Your cat may simply be getting a good stretch in, and while they’re reaching up the wall, their natural instincts to scratch also kick in. A wall provides a nice, tall, sturdy surface for your cat to stretch upright.


Cats like to stretch in different ways, just as we do. Stretching on the floor, at an angle, upright, on their back, etc. will stretch different muscles. If your cat’s scratching post isn’t tall enough for them to reach up and stretch, they may be resorting to your wall.




Cat’s paws have scent glands, which release pheromones when they knead, scratch, and stretch. In the wild, cats may shred the tree bark, which allows them to leave more of their scent behind. If you happen to have wallpaper on your walls, your cat may love that they can shred that outer layer and leave their pheromones on all the shredded pieces of paper.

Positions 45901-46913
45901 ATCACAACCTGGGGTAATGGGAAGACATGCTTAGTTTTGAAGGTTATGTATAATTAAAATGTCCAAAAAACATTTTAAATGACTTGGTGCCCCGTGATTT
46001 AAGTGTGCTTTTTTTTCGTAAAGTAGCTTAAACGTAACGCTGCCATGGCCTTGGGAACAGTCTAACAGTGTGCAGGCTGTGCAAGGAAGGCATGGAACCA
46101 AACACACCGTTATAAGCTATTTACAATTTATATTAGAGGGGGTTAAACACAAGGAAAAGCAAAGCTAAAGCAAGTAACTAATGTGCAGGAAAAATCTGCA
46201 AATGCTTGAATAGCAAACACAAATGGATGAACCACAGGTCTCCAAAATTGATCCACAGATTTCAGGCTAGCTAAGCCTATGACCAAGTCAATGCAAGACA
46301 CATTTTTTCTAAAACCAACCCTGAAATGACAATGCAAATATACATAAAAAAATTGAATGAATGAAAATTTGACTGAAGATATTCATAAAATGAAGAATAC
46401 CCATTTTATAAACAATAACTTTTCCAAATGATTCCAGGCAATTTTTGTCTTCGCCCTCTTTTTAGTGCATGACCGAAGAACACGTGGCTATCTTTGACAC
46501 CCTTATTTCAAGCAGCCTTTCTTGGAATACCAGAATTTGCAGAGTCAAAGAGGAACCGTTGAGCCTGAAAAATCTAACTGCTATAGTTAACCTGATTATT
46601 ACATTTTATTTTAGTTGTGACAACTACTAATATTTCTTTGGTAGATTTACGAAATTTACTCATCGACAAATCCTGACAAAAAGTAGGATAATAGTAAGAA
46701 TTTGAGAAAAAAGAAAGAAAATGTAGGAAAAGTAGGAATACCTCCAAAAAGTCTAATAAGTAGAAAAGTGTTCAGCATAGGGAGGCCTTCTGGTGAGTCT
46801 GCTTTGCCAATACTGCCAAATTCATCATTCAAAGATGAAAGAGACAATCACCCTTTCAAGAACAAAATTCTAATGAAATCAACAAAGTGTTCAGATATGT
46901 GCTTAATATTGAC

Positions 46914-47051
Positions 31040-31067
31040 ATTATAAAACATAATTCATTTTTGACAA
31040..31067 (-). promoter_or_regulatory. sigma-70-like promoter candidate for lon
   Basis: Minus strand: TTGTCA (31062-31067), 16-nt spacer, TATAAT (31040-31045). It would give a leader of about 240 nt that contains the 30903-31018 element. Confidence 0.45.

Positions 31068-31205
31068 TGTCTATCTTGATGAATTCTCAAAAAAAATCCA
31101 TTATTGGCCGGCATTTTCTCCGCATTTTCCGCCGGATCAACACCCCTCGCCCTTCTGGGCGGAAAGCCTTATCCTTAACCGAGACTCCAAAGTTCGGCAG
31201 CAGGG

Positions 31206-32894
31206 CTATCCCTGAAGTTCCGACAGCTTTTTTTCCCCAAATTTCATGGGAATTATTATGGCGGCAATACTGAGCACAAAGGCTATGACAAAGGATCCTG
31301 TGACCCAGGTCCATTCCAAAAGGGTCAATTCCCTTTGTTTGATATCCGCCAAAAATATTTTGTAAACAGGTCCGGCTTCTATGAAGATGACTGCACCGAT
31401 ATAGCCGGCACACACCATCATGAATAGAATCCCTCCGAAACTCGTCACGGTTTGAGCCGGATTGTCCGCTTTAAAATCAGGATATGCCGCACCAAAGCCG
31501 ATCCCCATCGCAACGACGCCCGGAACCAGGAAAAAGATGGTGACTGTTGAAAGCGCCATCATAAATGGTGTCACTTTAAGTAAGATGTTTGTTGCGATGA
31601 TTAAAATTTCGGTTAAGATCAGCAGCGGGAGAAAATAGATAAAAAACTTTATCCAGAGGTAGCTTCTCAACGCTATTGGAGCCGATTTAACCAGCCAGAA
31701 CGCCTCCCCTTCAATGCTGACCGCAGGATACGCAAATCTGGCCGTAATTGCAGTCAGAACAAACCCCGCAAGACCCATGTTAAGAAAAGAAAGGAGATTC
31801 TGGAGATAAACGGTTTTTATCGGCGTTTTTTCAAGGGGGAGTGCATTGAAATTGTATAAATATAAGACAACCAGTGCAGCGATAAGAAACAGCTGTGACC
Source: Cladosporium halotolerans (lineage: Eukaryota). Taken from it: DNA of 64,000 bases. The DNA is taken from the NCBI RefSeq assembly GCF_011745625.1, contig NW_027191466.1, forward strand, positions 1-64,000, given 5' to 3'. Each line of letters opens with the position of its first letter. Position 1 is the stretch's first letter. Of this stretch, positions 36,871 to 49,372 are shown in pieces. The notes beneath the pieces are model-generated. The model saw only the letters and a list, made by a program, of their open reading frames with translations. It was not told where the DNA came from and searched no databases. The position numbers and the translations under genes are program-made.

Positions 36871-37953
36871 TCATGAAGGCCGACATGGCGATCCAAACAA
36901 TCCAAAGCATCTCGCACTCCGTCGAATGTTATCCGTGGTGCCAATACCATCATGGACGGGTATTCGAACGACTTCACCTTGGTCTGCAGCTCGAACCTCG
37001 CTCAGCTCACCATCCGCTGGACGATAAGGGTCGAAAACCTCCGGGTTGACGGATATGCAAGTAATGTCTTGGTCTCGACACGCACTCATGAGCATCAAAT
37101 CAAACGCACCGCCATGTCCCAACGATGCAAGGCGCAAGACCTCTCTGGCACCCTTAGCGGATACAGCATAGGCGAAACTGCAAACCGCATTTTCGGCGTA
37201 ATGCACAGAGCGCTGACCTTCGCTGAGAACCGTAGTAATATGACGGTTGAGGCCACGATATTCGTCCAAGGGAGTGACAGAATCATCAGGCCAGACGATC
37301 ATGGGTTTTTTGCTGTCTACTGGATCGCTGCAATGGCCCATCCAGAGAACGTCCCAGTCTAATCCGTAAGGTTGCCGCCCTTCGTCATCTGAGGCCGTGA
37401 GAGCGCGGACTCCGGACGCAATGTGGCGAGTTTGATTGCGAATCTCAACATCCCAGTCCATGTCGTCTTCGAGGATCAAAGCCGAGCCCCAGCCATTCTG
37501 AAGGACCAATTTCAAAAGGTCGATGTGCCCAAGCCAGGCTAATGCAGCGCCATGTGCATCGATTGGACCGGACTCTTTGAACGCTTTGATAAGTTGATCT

This theory as to why cats scratch walls may be especially relevant if you have other pets in the home or have moved into a home that had pets. Your cat may smell another animal’s scent on the wall (or maybe just a scent they don’t like) and they’re doing their best to replace it with their scent.




Scratching the wall is likely leaving marks behind, which may also be used by your cat as a visual cue that the territory is theirs. Although there might not be any other cats or pets in the house to explain this behaviour, it can be instinctual.